In other words, it seems to me like CJ is really really good at creating and sustaining delusions about himself, to the point where his supporters – including his wife, kids, and sons-in-law – might actually believe in the victimhood status he has spun for himself. But who knows, really, just how badly CJ has lost touch with reality? Does he know very well that his current problems are the result of decades of his own poor choices, even as he weaves this alternate reality of himself as innocent victim for his supporters? Or has he actually bought into his own deception and now believes this delusion (of himself as victim) to be true?

  31. Kris
    March 28th, 2012 at 10:41 am

    I’ve often thought that CJ has a unique ability to spin a reality for others that is the actual opposite of what their senses are telling them.

    Like, for years, CJ would have been many SGMers’ go-to role model for “Biblical Manhood.” CJ loved to refer to himself as a “pastor athlete,” and he apparently had no qualms about portraying himself as some love stud so inflamed with manly passion that he and Carolyn had a sex life so flamin’ hot that sometimes they would even have to stop off at hotels, because they could not wait the hour’s drive to get to their home.

    CJ was very careful to create an image for himself of über manly-man, what with all the sports talk and the way he portrayed his marriage.

    And yet, if you actually listen to CJ’s speech cadences and observe his mannerisms and his actual physical appearance, he does not fit the traditional he-man cliché at all. I’ve said this before, but hearing CJ work so hard at sounding all masculine is kind of like watching a cat try to bark.

    It’s always been puzzling to me, how someone who is so flamboyant and NOT traditionally “masculine” could have been so successful at convincing his followers that he was the summation of all things manly and having to do with “Biblical Manhood.” Sure, every once in awhile his metrosexual side would peek out, like when he’d talk about how he functioned as Carolyn’s fashion police. But even that was conveyed in a way where he was set up as some sort of de facto expert on precisely what would inflame a hetero man to lust.

    Or – forget the “Biblical Manhood” thing, if that makes you uncomfortable, and just consider for a moment how CJ managed to build an entire career around the notion of his own humility…even though he presided over a church organization that had absolutely no checks and balances for his own power, something a truly humble person would never dare to do. CJ writes a book about humility and goes around weeping over his own sin and pride…and somehow along the way he convinces everyone that he actually IS humble.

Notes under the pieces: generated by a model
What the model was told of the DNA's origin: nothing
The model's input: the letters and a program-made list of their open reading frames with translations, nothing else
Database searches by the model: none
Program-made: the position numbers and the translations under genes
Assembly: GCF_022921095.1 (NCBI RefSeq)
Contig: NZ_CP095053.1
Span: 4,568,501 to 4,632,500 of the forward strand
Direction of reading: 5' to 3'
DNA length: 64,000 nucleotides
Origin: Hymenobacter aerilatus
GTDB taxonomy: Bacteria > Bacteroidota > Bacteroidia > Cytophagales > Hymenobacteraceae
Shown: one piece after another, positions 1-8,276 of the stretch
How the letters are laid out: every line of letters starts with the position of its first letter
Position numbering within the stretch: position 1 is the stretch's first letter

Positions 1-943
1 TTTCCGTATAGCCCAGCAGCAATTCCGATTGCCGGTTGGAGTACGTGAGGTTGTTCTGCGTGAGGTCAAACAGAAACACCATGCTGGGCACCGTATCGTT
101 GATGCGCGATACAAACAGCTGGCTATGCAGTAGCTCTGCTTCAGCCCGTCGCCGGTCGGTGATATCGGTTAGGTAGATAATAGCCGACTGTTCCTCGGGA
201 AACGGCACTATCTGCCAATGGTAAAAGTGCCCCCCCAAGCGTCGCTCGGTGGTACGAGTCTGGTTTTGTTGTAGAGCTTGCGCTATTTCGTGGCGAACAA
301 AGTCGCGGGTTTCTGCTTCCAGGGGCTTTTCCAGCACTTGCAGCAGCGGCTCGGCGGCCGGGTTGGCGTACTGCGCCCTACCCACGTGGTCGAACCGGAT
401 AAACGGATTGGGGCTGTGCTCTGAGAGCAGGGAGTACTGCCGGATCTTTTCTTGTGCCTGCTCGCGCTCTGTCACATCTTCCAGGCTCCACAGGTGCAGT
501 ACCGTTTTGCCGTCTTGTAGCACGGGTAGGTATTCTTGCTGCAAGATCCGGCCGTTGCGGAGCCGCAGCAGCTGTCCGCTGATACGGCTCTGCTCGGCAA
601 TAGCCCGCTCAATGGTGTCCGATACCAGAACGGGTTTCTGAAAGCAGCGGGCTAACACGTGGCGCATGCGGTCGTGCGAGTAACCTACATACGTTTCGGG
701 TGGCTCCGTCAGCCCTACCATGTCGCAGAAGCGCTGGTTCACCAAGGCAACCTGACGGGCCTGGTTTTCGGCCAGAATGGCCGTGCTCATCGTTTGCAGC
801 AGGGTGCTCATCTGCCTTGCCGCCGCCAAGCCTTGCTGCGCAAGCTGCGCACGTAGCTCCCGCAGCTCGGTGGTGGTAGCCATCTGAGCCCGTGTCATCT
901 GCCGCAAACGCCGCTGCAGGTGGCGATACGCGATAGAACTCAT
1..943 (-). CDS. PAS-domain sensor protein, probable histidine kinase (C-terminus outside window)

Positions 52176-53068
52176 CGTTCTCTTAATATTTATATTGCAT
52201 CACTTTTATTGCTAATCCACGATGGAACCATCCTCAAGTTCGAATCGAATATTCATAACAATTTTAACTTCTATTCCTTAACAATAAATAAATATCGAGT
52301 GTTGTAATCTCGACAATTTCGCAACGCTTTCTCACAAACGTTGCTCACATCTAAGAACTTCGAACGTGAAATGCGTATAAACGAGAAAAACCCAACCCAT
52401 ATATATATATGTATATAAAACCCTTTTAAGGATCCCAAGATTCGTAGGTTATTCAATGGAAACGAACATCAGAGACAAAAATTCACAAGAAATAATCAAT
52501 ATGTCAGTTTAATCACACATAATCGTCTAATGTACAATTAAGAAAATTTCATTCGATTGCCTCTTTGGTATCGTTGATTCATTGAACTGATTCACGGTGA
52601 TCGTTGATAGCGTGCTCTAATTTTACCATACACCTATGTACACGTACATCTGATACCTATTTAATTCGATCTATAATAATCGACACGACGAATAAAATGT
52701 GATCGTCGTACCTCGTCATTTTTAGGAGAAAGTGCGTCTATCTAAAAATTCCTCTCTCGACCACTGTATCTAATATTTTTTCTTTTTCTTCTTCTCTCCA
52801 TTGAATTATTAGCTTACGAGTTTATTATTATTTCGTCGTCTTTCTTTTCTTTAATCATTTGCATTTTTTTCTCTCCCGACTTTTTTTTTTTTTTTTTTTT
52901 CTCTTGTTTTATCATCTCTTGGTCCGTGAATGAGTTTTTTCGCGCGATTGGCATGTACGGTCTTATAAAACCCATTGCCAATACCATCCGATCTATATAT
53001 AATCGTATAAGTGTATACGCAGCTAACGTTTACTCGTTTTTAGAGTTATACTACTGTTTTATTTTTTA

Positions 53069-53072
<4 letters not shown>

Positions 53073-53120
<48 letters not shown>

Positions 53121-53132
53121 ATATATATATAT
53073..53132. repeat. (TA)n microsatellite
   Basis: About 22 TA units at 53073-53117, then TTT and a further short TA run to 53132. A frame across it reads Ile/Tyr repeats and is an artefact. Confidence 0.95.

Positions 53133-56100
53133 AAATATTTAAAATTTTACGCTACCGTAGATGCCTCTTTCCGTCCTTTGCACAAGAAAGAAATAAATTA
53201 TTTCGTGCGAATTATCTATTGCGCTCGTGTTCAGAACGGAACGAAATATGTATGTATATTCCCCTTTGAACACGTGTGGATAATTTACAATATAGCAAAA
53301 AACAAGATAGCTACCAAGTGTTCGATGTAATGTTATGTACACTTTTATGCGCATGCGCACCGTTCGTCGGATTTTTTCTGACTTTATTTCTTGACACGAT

It’s uncanny.

    I think this skill that CJ has, of snookering those around him into buying into whatever he wants them to believe him to be, is what we’re seeing on display right now, when people are feeling sorry for CJ and seeing him as a poor innocent victim. I don’t understand HOW he does it, but I do marvel at the knack that he has for doing it.

  32. Defended
    March 28th, 2012 at 10:57 am

    first of all, thank you to all who have explained about profit vs. non-profit, especially PhillyDC, and Fried Fish. I just wondered about the difference, that’s all.

    Kris – #80, :word I think that a self-delusion would go hand-in-hand with a narcissistic personality disorder. It’s all about you and of course there is NO responsibility for your choices but what is happening TO you, not because of you. I might be tempted to feel sorry for Carolyn and “the girls” because their love and loyalty is understandable but of course she has conveniently forgotten the blackmail, or possibly was never told, right? Carolyn has to have made a choice, tho, with people she formerly trusted saying otherwise about her husband. I mean that board, those leaders always bonded together as one, in my experience. So a feeling of persecution or being picked on, was what I picked up on, in earlier GT posts.

    And, has CJ “bought into his own deception”? Very likely. I think it just goes along with his narcissism.

  33. musicman
    March 28th, 2012 at 12:13 pm

    Defended-

    Yes-Passion for His Presence-I couldn’t for the life of me, remember the title.

    Kris-

    You said
    “but hearing CJ work so hard at sounding all masculine is kind of like watching a cat try to bark.”

    That has got to be one of the funniest descriptions I’ve ever read on this site! Maybe some would think it mean, but I think you have nailed how odd it is to hear CJ talk about himself in his “Delusions of Grandeur” mode.

  34. Bridget
    March 28th, 2012 at 12:45 pm

    I have not listened to any of CJ’s recent messages, nor been over to Girltalk in some time. Have CJ and Carolyn actually articulated verbatim that they are suffering “for the sake of the gospel,” or is that just the essence of their messages?

    I used that phrase because I have heard it before and I can see CJ using it to frame his circumstances or “seeming” plight. He is either an actor by birth, or really believes it. Either way, it is not a good thing and there is a disconnect between what he says and what he does.

  35. Kris
    March 28th, 2012 at 1:26 pm

    From March 21 on Girltalk:

    Ever ask this question about a difficult trial? How often do you assume that it will all end badly? Listen to this little sermonette by James Smith to hear how Scripture says every trial and difficulty will end for the Christian. Thanks to my good friend Lucy for sending this my way. I pray it will encourage your soul as it has mine.